The Queen of England, the Rock and Roll Hall of Fame, and a pro football game don’t seem to have anything in common, but they’ve all experienced the electrifying, Hendrix-esque performances of lefty Strat-slinging guitarist Malina Moye. In 2010, Moye appeared in front of 80,000 football fans at a Vikings/Cowboys game, and became the first African-American woman to interpret the National Anthem on electric guitar at a professional sporting event. Two years later, she joined the Experience Hendrix Tour, played Chuck Berry’s “Stop and Listen” at a Rock and Roll Hall of Fame tribute concert to the legend, and performed “God Save the Queen” for Queen Elizabeth’s 60th Jubilee celebration at the Goodwood Festival of Speed.
The hard-working guitarist has also had a lot of red-carpet moments (including several “Best Dressed at the Grammys” nods by various media), been sought out for music documentaries (such as Stratmaster: The Greatest Story Ever Told), and was named “Queen of Funk Rock” on the January 2015 cover of Asia’s top guitar magazine, Gitar Plus. Her latest album, Rock and Roll Baby [WCE/BDG/RED], features an impressive take on Hendrix’s “Foxy Lady,” as well as a funkified collaboration with Bootsy Collins entitled “K-yotic.”
Quite literally born to a musical family, Moye fought early to play the guitar in a manner that felt comfortable and right.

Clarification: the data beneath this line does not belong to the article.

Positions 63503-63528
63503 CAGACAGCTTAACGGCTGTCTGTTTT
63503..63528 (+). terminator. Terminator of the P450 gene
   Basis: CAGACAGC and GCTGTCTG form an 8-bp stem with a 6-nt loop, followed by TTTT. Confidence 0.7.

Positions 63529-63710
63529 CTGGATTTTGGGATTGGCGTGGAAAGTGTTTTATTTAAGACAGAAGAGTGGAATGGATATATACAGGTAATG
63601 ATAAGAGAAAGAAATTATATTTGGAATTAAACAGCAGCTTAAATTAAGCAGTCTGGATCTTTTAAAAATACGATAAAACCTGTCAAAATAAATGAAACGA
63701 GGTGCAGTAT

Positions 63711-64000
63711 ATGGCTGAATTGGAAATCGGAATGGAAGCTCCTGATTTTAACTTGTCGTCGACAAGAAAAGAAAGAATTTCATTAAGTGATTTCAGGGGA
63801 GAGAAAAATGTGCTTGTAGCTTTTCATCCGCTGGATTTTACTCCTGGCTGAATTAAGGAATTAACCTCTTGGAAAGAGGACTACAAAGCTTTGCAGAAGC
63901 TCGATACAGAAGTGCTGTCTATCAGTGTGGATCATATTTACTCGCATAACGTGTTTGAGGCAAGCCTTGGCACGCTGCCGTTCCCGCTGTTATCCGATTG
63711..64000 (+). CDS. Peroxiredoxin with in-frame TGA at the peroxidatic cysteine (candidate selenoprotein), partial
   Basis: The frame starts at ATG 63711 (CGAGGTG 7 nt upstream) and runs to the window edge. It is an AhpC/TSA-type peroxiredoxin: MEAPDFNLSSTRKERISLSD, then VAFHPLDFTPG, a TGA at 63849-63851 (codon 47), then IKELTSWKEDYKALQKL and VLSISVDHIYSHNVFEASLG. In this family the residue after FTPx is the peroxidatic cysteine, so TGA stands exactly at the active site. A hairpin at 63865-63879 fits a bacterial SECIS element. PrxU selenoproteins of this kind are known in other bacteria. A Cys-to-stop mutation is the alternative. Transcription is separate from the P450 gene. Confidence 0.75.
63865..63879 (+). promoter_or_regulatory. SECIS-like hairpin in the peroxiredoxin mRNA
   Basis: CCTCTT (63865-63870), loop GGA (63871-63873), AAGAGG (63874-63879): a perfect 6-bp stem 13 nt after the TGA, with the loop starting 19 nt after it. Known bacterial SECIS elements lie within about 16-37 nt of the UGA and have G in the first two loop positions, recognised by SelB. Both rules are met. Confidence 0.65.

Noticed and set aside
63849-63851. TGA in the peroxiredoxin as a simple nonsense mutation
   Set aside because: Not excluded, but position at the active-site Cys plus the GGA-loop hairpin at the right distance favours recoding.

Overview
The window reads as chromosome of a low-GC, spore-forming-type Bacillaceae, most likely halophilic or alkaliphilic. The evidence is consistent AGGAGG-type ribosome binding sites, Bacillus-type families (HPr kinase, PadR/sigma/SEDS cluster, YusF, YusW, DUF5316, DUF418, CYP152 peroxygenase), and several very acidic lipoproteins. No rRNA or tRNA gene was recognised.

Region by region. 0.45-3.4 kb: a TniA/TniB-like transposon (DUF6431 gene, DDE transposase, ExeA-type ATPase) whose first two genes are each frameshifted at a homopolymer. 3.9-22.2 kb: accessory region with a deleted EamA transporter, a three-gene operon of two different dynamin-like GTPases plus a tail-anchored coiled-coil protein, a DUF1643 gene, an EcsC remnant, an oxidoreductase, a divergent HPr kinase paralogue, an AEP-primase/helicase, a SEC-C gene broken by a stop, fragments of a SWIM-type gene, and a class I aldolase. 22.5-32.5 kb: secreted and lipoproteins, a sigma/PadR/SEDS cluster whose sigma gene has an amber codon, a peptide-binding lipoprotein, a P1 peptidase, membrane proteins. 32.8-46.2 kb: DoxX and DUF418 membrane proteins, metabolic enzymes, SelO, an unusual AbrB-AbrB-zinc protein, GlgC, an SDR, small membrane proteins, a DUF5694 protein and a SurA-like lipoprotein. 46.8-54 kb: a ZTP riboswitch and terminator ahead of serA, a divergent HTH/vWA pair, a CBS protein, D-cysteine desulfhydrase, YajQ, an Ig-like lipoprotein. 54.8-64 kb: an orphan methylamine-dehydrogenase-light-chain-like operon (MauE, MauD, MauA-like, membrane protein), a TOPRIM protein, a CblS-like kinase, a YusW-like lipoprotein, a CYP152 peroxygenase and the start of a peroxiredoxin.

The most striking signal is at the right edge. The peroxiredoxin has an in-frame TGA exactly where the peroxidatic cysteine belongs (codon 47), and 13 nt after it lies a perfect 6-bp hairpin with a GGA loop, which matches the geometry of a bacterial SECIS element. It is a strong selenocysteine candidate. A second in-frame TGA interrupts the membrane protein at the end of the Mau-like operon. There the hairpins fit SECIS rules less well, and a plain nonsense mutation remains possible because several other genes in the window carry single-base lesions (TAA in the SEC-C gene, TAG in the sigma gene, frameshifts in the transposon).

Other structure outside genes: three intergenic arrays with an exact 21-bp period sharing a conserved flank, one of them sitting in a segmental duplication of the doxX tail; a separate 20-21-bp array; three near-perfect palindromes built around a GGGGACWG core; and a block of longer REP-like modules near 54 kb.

“My mom says her water broke when she was performing onstage, and I was born soon after,” says Moye. “Then, when I was six, my dad put a guitar in my hand, and I totally wasn’t feeling it. So when he left the room, I took that right-handed guitar, flipped it upside down, and said, ‘Now, this works!’ He said, ‘Malina, that is so backwards.’ But it just felt right, and I started learning to play that way.”
What’s your current gear setup?
My main axe is a custom Fender Strat with a left-handed body and a right-handed headstock. I use really light Dean Markley strings—an .008 set—because I really want control of my attack and dynamics when playing lead. But I have to compensate with certain pickups so that the strings don’t sound too thin. I currently have a DiMarzio Virtual Vintage Blues in the bridge position and a DiMarzio True Velvet in the neck. Those pickups make the sound warmer. I use a Fender Hot Rod DeVille 212 amp, because I like clean, simple, and crisp sounds—especially when it comes to my rhythm playing. That amp kicks and stays true to the sound. It’s just an amazing amp.
How do you approach songwriting?
I think good songwriting comes down to being real, simplicity, and great stories. You can’t just go, “I’m going to write this hit.” It’s more like, “I have to get this off my chest. This is what it is.” I like to write about the truth—whether it’s my truth or someone else’s truth. I’m both a teacher and a person who learns from life. My job is to pay attention, and to be a vessel to write it out.
What moves you musically?
It’s when you hear a vocalist, and you say, “Oh my God, that’s Michael Jackson!” It’s having that instantly recognizable signature sound. So for me, as a guitar player, I want people to say, “Yeah, that’s Malina. I can tell from the way she’s playing that lick, because no one can play it like that!”